In April last year, archaeologists supervising metro line 3 works made a special discovery. On Zuidlaan, at the level of Stalingradlaan, part of the second city wall of Brussels has been exposed. This can be read in the scientific journal ‘Brussels Pamphlets“.
It is the first time that one of the nearly seventy semicircular constellations has been exposed. Before this discovery, the only archaeological remains of the second city wall were the Porte de Hal and the fortress wall from the 17th century, which were discovered during the construction of the Porte de Hal metro.
In addition to the tower, the archaeologists also found “two relatively parallel sections of the wall”. Both discoveries have been stymied largely by recent developments, such as a concrete hatch on the west side and brick ducts running directly through it.
The second city wall of Brussels
In the 14th century, both Brussels’ economy and population grew rapidly, forcing the city to expand and build a second wall. The difficulties of Ludwig van Male (Count of Flanders) and his forces in defending the city in 1356 may have been decisive in laying the foundation stone in 1357.
The second Brussels city wall was eight kilometers in circumference: twice as long as the first. The wall had about seventy semi-circular towers, two round watchtowers, and was pierced with seven gates and two locks.
Although only the Halle Gate remains, many references can still be found in Brussels to the entry gates of yesteryear: the Halle Gate, the Naamse Gate, the Leuven Gate, the Schaarbeekse Gate, the Lakense Gate, the Flemish Gate, and the Anderlechtse Gate.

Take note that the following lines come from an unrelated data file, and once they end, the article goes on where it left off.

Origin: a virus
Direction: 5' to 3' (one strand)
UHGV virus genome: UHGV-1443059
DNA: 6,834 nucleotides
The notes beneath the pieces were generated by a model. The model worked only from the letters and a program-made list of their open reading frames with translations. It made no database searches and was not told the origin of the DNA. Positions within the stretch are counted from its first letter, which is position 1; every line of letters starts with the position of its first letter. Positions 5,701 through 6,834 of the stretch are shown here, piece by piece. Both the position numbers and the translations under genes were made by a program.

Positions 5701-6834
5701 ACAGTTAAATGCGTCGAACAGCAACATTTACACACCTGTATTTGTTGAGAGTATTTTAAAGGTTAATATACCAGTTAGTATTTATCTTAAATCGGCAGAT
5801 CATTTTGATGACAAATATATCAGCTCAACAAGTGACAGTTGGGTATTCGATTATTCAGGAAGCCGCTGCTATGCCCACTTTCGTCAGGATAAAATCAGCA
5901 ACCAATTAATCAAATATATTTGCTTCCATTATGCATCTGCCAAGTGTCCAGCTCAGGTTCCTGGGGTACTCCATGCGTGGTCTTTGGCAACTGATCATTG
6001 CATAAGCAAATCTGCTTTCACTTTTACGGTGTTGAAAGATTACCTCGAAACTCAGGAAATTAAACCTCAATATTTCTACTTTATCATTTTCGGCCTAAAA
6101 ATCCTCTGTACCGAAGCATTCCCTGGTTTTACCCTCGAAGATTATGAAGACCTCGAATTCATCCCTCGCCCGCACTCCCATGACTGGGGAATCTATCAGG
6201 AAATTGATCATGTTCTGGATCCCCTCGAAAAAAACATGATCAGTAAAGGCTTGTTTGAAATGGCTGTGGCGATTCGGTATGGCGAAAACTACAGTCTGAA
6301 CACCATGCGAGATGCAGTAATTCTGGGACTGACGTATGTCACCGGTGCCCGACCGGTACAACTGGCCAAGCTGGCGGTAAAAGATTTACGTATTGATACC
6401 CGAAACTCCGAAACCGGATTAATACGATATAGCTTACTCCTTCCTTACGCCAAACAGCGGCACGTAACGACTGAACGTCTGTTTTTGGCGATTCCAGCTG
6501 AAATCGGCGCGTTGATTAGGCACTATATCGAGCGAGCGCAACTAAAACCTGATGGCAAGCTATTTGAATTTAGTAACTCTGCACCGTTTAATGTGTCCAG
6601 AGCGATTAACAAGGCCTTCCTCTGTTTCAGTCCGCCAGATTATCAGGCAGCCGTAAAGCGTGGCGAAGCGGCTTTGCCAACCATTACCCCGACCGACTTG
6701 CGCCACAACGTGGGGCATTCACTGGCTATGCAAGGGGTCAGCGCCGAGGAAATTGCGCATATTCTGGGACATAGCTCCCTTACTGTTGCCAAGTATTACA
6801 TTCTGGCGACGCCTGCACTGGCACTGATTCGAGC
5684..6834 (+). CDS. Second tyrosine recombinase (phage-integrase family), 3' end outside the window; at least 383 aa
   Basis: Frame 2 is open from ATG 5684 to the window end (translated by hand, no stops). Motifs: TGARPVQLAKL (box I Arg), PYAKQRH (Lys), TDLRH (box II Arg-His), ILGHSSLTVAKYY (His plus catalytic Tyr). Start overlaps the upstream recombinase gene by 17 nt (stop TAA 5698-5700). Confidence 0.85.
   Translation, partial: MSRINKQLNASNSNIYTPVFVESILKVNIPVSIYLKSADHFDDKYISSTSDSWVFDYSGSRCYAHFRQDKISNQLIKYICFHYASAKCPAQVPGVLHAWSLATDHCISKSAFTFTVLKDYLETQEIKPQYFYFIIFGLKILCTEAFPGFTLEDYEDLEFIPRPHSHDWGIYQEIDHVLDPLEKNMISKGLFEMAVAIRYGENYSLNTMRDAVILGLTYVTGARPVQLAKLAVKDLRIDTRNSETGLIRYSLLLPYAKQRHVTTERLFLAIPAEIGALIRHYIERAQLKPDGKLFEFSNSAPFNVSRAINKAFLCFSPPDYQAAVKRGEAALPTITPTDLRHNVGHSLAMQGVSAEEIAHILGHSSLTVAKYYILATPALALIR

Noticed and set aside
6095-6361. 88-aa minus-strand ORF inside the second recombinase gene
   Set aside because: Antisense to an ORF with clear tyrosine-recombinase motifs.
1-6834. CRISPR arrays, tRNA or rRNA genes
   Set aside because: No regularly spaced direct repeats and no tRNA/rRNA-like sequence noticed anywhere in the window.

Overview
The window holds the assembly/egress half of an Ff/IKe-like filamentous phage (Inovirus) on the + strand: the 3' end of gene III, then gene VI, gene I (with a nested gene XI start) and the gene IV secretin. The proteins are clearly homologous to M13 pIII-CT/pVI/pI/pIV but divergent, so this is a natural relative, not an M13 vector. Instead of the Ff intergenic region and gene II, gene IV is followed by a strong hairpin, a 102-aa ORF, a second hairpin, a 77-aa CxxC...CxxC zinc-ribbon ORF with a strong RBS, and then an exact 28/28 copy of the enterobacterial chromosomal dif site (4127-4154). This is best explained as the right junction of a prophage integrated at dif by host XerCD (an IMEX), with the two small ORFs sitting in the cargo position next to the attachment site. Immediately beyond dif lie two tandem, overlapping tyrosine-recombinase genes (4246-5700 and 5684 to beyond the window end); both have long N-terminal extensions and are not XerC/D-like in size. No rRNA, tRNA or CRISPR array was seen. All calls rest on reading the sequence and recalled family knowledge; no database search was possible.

An important road departed from each of these gates, such as the road to Ghent. The eighth gate, Oeverpoort, was built in the 16th century. This allowed the canal, which connected the new inner port of Brussels with the Roble and Scheldt, to flow into the city.
The military defense wall turned into a corniche
At the end of the 18th century it was decided that the wall would no longer serve as a military defense and most of the entrance gates were demolished. Only Hallepoort has been preserved, since it served as a prison. Since then, the city wall is no longer a shelter, but rather a walkway with a beautiful view of the city.
Until the end of the 19th century, Brussels – just as in Paris – decided to make room for a large city avenue, along which Brussels residents could move on foot or on horseback. This decision changed the shape of many of the city’s neighborhoods: new residential areas arose around the avenue, and the industrial area expanded on the north and west sides due to the presence of the harbour.
Over the years, pedestrians have been relegated to the sidewalks due to the large number of cars. Especially in the run-up to Expo 58, the Traffic Loop got a new look, when tunnels were added to divert large traffic into underground tracks. Another ten years later, it was the construction of the metro that opened the loop again, resulting in the five corners of the Klein Loop – as we know it today.
Work on Metro 3 is far from over. Researchers believe there is a chance that more archaeological discoveries will emerge.
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